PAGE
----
In curating 1%: Privilege in a Time of Global Inequality, I have tried to gather images that examine wealth globally and in many different ways. One reference point I had for my project was Edward Steichen's 1955 exhibition The Family of Man. Curated in the optimistic postwar era, it presented over 500 documentary photos of very different people from around the world, grouped under common themes such as family, religion and work. It argued for, in Steichen’s words, "the essential oneness of mankind". But as inequality reaches historic levels, I find this thesis less and less viable. Consider, for example, that the 6 heirs to the Walmart fortune own more wealth than the bottom 42% of Americans combined. I wanted to respond to Steichen’s project by finding images on similar themes but taken in the realm of wealth. While The Family of Man was a sprawling, varied and democratic mix of images by both known and unknown photographers, I took a different approach, befitting the exclusive spirit of my topic. I selected a small number of polished, well-crafted, medium format photographs by some of today’s best photographers. I wanted to borrow the language of privilege and use it to observe and critique privilege.

Some of the images map out points in the world of affluence, such as education, leisure and healthcare (while avoiding clichés like fur coats and private jets). Other images are positioned outside the world of the 1%, looking back in. For example, one of Nina Berman’s images shows a crowd of hopefuls attending a church in the American South that teaches that Jesus wants us to be rich. Some images contain juxtapositions of class, such as Guillaume Bonn’s photo of maids in a wealthy Kenyan household. Still other images are more abstract, such as Sasha Bezzubov’s photo of a cloud of golden dust over a logging road in Gabon, which evokes for me the ephemeral nature of wealth.

In March 2015, billionaire private equity investor Paul Tudor Jones II publicly declared that the wealth gap “cannot and will not persist...it will get closed. History always does it. It typically happens in one of three ways: either through revolution, higher taxes, or wars.”

So then, what will it be? I hope this project helps spur that conversation.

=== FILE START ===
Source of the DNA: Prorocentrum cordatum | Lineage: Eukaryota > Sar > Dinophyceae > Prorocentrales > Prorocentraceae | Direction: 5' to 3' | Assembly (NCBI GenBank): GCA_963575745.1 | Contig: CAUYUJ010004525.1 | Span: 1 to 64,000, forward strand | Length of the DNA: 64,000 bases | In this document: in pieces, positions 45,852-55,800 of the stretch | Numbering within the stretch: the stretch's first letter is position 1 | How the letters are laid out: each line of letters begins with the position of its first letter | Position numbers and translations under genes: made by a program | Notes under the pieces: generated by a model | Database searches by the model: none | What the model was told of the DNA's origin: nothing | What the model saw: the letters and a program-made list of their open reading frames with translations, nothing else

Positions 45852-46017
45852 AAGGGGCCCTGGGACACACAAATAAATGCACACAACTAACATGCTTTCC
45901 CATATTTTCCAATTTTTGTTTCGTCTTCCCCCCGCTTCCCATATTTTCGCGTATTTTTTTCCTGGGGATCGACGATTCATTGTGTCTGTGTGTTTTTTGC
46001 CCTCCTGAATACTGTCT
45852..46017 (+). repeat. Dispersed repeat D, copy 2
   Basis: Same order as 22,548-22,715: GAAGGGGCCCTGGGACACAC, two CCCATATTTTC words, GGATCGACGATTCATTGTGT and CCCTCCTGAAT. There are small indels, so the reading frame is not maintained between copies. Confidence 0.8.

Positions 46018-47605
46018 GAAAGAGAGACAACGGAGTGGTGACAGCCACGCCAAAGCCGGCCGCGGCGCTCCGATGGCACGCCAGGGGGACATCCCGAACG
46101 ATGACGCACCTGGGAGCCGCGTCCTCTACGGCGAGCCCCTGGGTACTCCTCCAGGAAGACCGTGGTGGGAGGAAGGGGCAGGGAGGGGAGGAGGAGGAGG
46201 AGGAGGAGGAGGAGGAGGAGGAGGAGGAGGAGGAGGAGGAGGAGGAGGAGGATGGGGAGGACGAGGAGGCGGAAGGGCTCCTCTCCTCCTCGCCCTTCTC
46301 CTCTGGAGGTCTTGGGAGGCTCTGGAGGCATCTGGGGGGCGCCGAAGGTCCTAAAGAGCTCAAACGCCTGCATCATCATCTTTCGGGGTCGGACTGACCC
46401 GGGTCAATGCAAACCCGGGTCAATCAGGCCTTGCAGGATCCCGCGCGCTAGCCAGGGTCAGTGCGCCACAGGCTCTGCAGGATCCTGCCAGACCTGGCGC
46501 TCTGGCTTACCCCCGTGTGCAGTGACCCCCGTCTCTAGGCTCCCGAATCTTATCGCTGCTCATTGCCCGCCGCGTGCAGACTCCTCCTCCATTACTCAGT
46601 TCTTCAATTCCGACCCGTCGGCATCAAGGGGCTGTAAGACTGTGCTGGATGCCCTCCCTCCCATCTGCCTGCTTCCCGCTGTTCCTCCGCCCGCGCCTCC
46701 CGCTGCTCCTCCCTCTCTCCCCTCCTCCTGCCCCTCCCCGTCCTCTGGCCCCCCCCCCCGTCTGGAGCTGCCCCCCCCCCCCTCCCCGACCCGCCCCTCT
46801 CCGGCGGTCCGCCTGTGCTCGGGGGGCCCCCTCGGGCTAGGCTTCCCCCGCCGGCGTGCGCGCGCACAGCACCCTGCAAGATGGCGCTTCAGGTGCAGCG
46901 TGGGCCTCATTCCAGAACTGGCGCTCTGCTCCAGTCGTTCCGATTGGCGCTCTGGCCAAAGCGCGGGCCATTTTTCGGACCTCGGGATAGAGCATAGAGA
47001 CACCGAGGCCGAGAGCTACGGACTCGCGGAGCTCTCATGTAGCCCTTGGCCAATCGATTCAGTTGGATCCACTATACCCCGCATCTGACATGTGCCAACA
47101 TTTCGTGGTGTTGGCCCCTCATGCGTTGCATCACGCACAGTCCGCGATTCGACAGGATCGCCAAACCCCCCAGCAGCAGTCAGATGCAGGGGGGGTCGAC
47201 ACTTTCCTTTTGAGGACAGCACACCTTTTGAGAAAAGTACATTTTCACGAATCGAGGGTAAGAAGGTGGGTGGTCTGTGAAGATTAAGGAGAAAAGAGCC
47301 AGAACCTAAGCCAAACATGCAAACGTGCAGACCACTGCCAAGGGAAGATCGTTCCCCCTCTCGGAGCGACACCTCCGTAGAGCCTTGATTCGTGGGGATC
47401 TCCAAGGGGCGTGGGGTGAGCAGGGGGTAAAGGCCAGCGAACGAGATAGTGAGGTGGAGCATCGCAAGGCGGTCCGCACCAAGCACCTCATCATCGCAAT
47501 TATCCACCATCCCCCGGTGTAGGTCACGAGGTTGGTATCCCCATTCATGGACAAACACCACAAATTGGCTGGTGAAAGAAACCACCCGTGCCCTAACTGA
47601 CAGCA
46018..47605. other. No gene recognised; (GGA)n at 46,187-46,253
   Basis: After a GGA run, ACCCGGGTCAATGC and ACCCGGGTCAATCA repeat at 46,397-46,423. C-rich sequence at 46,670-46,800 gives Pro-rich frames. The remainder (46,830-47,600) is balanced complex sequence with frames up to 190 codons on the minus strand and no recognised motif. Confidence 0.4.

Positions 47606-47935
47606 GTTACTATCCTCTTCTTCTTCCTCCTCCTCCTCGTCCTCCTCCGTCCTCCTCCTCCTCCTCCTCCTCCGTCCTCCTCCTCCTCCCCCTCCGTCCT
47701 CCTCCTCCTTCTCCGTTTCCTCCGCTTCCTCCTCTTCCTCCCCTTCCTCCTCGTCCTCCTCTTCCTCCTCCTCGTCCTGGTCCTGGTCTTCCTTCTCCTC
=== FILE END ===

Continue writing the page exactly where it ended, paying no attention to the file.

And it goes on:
—Myles Little

Open by appointment through August 5. Please call 312 852 7717 for an appointment.





MAXWELL STREET’S LAST HOPE

Join URI-EICHEN for our second show in a 5 month series about Income Inequality in America

Opening - June 10, 6-10pm
URI-EICHEN Gallery 2101 S Halsted, Chicago IL 60608

Opening Night Live Music: Low-reen & the Maxwell St Market Blues Band, featuring Killer Ray Allison, Rasheed Stewart Muhammad, & Chris Alexander.

MAXWELL STREET’S LAST HOPE will explore the meager resources that remained available in the 1990s to the once thriving community of the Maxwell Street Market neighborhood. In 1989, a master plan published by the University of Illinois at Chicago made it clear that expansion south of Roosevelt Road would ultimately consume the Maxwell Street neighborhood and displace its world famous open‐air street market. In response, preservation and community activists came together to defend the spirit and built fabric of a place that had persevered economically and socially for nearly a century due to its character of entrepreneurship, cultural diversity, and resilience. Photographs by Ron Gordon and Lee Landry document this historically pivotal time, and a multimedia assemblage by artist Nicholas Jackson recalls the struggle.

Photo credit Lee Landry

Since 1997, the Maxwell Street Foundation (MSF) has sought to preserve and interpret the history of Chicago’s Maxwell Street for future generations.

To fulfill its mission, the MSF has collected Maxwell Street artifacts, developed public programs and presentations city- and suburban-wide, created a book and portfolio of Maxwell Street images, and contributed to exhibitions at the Chicago History Museum, Museum of Science and Industry, and the Spertus Institute.
Frank Scott Jr. Photo credit Lee Landry

In this exhibition, the MSF will draw on its collection and the work of its board members to explore the economic injustice served to the Maxwell Street Market neighborhood as it faced redevelopment in the 1990s. Fully realized in 2002 with the emergence of the University Village Marketplace comprised of mixed-use retail shops, eateries and dormitories, the face of historic Maxwell Street was forever changed to exclude its former residents and most of its former businesses. Its century-old streetscape that had served as an authentic public space for a cultural mix of residents, shoppers, vendors, merchants, street musicians and performers was erased, and the spirit of “the place” surrendered.